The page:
Tuesday, June 9, 2009


An Ugarte post:

Yesterday, the US Supreme Court handed down an important decision regarding the influcence of campaign contributions on the administration of justice in America.

In Caperton v. A.T. Massey Coal Company, the ruling was made that elected judges must recuse themselves from cases where those involved spent large amounts of money to help them win their elections.

In the majority decision, Justice Kennedy wrote that when an interested party's contributions to a judge could have a "disproportionate influence" on a matter before the court, then the judge must disqualify him or herself.

This ruling deals with a situation that closely mirrors partisan Republican Attorney General Tom Corbett's bonusgate investigation.

For over a year, many here in Pennsylvania (and not just Democrats) have been asking the question, "How can Tom Corbett be impartial in his investigation of Republicans in the legislature if he has taken large amounts of campaign donations from the very people he is supposed to be investigating?"

Corbett has taken over a quarter million dollars in campaign donations from Republican legislators, Republican leadership committees and Republican legislative staff.

When you add in contributions Corbett has received from local Republican candidates and Republican Party committees his total take increases to $2,866,938.20. This is over one-third of all contributions Corbett has accepted since filing to run for Attorney General in 2002.

It isn't unprecedented to see prosecutors use their power to further political and personal agendas.

In the last few years, Alberto Gonzales ruined the reputation of the US Department of Justice, and right here in Pennsylvania Mary Beth Buchanan followed Gonzalez's example, most notably with the Wecht case. Even the Pittsburgh Tribune Review has documented Buchanan's one-sided bias toward prosecuting Democrats. ("Majority of defendants in corruption cases by Buchanan were Dems", 6/7/09)

If the United States Supreme Court thinks it is possible for a sitting judge to have their impartiality compromised by campaign donations, then what would they think of a prosecutor conducting an "active" investigation who receives one in three campaign dollars from the very people he is ostensibly investigating...Republican organizations and elected officials? Even more, a prosecutor who is running for Governor and needs the support of these very same Republican individuals and organizations?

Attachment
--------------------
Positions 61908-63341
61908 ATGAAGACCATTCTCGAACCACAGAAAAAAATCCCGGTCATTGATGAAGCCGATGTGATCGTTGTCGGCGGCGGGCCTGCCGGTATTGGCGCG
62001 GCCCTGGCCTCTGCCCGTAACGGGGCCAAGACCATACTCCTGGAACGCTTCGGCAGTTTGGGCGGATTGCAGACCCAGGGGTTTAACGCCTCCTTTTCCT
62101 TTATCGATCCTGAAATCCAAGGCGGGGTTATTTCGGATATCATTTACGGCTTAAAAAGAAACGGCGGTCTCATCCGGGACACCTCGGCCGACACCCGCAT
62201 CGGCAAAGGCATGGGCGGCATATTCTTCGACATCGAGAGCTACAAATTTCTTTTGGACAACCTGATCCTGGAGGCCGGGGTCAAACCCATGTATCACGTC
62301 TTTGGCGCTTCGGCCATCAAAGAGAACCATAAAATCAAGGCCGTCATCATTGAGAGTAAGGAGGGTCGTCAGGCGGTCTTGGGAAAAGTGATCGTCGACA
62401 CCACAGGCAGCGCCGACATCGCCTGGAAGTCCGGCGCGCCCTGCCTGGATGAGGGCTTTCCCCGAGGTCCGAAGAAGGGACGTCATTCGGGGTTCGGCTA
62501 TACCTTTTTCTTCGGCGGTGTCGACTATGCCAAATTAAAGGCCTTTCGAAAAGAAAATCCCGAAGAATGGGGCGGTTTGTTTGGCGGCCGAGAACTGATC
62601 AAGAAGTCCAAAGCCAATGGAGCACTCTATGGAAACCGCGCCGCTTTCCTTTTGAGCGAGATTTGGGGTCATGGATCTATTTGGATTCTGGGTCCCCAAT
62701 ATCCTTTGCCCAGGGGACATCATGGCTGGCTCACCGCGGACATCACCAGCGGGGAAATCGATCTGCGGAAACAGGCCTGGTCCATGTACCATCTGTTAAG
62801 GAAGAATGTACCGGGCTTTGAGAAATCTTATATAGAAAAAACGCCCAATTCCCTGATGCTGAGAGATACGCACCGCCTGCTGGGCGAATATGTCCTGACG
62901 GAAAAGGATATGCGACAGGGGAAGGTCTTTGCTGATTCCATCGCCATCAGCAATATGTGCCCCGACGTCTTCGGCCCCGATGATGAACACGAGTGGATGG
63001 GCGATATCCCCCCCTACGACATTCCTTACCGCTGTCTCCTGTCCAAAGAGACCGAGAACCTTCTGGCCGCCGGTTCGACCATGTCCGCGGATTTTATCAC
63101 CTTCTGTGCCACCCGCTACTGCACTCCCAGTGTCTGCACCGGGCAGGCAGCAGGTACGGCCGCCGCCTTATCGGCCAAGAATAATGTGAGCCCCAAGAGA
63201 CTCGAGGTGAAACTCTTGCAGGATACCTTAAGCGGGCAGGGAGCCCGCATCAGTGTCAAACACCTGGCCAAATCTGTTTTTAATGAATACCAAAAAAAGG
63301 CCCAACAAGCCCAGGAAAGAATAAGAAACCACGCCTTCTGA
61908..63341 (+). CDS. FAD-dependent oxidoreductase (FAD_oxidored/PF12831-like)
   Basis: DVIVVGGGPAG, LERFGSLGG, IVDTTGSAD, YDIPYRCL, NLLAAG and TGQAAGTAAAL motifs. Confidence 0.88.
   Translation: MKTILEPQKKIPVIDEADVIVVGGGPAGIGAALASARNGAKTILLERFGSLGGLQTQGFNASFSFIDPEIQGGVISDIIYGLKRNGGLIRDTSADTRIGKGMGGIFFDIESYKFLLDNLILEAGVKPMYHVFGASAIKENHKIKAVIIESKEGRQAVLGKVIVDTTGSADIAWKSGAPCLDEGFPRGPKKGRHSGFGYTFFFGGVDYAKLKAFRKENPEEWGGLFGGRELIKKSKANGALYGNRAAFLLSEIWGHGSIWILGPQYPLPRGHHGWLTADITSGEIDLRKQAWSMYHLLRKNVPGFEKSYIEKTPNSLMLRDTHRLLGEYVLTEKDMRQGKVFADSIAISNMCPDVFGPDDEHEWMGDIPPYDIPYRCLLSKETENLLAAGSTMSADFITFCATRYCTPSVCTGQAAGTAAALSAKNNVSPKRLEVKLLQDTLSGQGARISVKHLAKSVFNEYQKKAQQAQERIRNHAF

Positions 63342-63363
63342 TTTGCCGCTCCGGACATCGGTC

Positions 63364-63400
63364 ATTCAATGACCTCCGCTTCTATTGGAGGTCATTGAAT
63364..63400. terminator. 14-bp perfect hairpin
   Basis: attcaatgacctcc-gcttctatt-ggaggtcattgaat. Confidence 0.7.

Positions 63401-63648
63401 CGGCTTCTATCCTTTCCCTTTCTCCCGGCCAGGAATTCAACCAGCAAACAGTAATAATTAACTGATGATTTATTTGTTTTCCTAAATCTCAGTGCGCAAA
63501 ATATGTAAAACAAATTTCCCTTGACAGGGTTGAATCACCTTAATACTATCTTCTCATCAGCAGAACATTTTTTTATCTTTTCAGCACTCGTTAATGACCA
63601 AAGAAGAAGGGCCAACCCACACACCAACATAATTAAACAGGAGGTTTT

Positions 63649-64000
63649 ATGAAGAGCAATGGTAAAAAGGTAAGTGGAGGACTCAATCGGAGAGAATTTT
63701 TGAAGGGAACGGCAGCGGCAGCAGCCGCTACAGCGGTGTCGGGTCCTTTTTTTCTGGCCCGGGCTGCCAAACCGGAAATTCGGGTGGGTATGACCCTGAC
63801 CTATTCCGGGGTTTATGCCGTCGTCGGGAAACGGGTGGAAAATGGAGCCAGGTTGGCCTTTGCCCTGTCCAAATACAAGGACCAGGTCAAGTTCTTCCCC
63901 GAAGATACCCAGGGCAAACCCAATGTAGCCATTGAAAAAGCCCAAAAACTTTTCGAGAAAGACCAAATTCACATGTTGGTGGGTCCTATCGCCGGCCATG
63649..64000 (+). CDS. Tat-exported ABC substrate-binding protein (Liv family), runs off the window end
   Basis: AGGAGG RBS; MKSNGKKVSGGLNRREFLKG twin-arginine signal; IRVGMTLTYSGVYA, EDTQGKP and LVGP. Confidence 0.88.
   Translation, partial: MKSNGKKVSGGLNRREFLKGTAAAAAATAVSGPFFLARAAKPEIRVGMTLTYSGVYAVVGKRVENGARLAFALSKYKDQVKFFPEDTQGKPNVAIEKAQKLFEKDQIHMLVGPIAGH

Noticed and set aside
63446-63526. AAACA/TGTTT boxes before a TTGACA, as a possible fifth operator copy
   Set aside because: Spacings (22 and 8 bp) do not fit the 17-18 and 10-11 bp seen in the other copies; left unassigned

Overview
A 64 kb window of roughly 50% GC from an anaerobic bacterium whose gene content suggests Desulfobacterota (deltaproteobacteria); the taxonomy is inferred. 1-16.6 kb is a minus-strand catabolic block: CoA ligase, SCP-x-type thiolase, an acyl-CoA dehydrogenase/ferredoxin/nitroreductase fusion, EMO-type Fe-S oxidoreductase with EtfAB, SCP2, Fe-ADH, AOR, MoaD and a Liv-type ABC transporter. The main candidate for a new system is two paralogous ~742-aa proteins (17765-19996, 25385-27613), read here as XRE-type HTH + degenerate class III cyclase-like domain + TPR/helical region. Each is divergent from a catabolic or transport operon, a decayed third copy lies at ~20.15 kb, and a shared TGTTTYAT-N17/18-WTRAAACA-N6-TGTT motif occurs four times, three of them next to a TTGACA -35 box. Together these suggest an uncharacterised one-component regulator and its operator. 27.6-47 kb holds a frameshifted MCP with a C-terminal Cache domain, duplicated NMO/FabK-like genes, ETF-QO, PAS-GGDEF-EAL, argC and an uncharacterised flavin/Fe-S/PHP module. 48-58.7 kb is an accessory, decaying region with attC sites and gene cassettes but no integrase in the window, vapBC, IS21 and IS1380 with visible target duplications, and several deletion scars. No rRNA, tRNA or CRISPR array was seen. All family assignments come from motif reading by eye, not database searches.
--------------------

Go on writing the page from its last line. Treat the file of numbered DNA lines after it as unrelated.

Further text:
Anonymous said...

Questions can be raised by new US Attorney's appointments on how fundraising was taking place among Republican Office Holders and Staffers too.

If the Bonusgate Investigations are in any way politically motivated, there will be a blowback on the Republicans in ways they never expected.

This is what happens in Two-Party system, sometimes you think you might be gaining in the end, only to end up losing, then regretting not being honest with yourself.

Anonymous said...

This is a fine example of how Campaigns can look like they made mistakes in hindsight, but actually did not do anything wrong at the time of taking Campaigns Money legally.

There is no question Tom Corbett and anybody else that took DeNaples Legal Campaign Contributions. Yet, no one expected DeNaples to be indicted and when it happen all of sudden anything and anybody connected itch DeNaples was under suspect at least from a media point of view.

Nevertheless, later on charges against DeNaples were dropped and ruling by the Supreme Court actually validated DeNaples right to contribute campaign monies.

Yet, a cynical public still snickers and claim something is being covered up, when actually nothing is wrong based upon the actions taken to date.

The same logic, and need not to rush to judgment of guilt along with compassion of knowing sometimes it can look like wrongdoing when all it was campaigning in the normal practice under the law.

Bonusgate needs such hindsight along with a proper solution that will not whitewash anything, but will not be a witch-hunt either! It is better justice prevails in the end, and charges once thought proper, can be withdrawn for the good of everyone including the commonwealth.

Anonymous said...

Sean Ramaley grew up with the values of his father a US Air Mechanic Union Member in Economy, Pennsylvania. Sean graduated from Quigley Catholic High School, and was an outstanding student participating in all student activities from sports to scouting.

Sean was able to earn his way to very prominent Allegheny College known for US President McKinley being an Alumnus. At Allegheny College, Sean Ramaley earn the award of the college's "Ethical Leader of the Year Award”

Upon graduation, Sean lived in Ohio by taking a job as a Research and Policy Aide for the Ohio Legislative Service Commission, a finance and budgetary entity. As an advocate for public service, Sean was a citizen’s volunteer for many political campaigns for U.S. Congress, the Pennsylvania House of Representatives, Allegheny County Council, Pennsylvania Courts of Common Pleas, and several local municipal offices.